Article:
I'm not siding with the bass player who quit. He may genuinely be a jerk. But in this day and age of technology there are exactly ZERO excuses for simply forgetting to listen to or learn a song. Make a note in your phone. Pick someone to email a list of new songs to everyone.

    Again, that dude may be a jerk. But few things frustrate me more in a band setting than showing up to a rehearsal having done hours of homework only to find that both THAT time before rehearsal was wasted, and THIS time in rehearsal is wasted while you guys teach each other a song. :banghead:

    So, on that one issue, I gotta side with the guy who bailed. Good bands only need a few rehearsals a year. And those rehearsals are for running through songs everyone showed up knowing so you can arrange vocals, figure out intro/outro cues, and make sure the song fits the band. They are NOT for learning songs.

    And if I took the time to nail a song before I showed up, and then we just put it on the back burner for now because someone "forgot to learn it", I would be pretty pissed as well. You are devaluing the time of others when you do that. My time is valuable.

    Edited to fix a few typos.
    Last edited: Feb 8, 2018
    Ikkir, jonlimo, makaspar and 52 others like this.
  5. Torrente Cro

    Torrente Cro

    Sep 5, 2013
    What he said ^^^
    Ikkir, Reedt2000, smogg and 2 others like this.
  6. pcake

    pcake Supporting Member

    Sep 20, 2011
    Los Angeleez
    number 1 sounds like the best option. regarding number 4, which would have been my first choice, if these are all covers, you might be able to find a bass player who knows most of the songs, but that motivated a player isn't going to stick around with a band where others don't practice so they nail their parts ahead of rehearsals.

    we have cover band members here who never rehearse at all because they all learn the songs at home on their own time.

    agree with every word, and i have bailed from bands where other players didn't find the time and motivation to learn their parts.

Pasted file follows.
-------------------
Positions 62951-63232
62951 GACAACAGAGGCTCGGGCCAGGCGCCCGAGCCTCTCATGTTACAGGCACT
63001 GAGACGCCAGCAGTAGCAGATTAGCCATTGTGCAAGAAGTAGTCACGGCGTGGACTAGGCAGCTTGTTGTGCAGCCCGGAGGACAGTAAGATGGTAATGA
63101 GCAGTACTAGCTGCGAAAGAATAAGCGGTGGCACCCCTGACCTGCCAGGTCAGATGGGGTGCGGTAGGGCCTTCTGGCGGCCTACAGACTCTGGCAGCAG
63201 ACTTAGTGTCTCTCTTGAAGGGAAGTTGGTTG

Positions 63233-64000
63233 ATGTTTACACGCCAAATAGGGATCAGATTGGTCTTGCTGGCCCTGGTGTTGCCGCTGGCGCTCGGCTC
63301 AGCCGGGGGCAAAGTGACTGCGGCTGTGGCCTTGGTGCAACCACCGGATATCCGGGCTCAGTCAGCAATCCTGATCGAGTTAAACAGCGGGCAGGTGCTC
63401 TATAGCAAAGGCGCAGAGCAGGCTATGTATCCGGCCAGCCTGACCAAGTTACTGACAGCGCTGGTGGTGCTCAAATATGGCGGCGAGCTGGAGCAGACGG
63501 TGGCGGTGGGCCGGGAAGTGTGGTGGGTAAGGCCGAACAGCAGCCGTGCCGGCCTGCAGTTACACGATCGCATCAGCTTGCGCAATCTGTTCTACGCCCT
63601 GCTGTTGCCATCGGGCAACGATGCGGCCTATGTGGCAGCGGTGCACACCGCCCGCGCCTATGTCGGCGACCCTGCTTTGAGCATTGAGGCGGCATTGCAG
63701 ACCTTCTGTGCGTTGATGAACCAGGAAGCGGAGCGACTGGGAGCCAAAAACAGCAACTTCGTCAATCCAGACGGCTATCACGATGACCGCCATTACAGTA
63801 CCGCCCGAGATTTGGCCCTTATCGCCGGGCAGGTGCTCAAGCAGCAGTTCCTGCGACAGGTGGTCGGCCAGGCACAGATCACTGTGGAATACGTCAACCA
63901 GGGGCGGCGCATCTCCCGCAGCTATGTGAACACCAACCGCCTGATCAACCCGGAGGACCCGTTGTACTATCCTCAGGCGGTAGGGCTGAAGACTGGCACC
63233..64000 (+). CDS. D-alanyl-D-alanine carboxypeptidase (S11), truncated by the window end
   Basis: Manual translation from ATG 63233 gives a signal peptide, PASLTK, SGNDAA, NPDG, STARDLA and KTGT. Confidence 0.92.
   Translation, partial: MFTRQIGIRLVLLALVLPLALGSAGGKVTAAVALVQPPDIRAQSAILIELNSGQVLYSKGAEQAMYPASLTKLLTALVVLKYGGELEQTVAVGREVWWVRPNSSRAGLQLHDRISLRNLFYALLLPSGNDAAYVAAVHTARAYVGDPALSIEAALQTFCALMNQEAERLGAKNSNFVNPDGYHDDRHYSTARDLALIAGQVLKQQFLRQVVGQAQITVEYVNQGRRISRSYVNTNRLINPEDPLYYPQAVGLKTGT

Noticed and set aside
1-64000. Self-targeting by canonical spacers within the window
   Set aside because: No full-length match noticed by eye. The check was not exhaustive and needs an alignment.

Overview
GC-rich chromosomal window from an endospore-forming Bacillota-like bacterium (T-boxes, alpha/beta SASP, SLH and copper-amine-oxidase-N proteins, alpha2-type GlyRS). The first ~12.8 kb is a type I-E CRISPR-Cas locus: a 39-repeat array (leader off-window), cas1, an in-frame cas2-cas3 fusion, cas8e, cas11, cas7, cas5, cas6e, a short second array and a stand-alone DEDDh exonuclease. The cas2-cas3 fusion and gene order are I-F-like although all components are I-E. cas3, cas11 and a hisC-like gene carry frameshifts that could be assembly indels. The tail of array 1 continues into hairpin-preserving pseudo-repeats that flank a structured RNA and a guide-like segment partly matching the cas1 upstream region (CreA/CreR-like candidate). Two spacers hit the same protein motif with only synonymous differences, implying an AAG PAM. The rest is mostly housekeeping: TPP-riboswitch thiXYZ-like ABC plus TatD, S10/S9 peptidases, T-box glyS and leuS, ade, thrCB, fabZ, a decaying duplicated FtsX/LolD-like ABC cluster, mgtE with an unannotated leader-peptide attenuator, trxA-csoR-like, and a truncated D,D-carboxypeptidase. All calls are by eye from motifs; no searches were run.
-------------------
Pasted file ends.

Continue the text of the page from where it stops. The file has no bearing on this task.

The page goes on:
7. DWBass

    DWBass The Funkfather

    Nothing worse than having band members taking forever to learn songs. At rehearsal last night, a well known guitarist was fumbling all night. Annoying. Made rehearsal a chore.
    FunkHead, MikeMig, G On Bass and 4 others like this.
  8. Best option would have been to learn the songs. Nothing shows more disrespect to your band mates than showing up to rehearsal unprepared.
    DWBass, Ikkir, FunkHead and 12 others like this.
  9. sean_on_bass


    Dec 29, 2005
    I like option 1.

    Not gonna lecture you about learning the tunes, some bands just function this way. I don't learn the songs myself and pick them up in rehearsal, but my group uses charts and plays in few set styles(swing/latin mostly). Since i am improvising the tunes anyway i get by just fine.
  10. Oddly


    Jan 17, 2014
    Dublin, Ireland.
    It'll be interesting if the bass player is a member on here and chimes in...

    Anyways, option 1 sounds like the best option but it'd be no harm to reach out to the other players from option 4 and see if one of them is willing.
  11. catcauphonic

    catcauphonic High Freak of the Low Frequencies Supporting Member

    Mar 30, 2012
    Seattle WA
    How complex are the songs?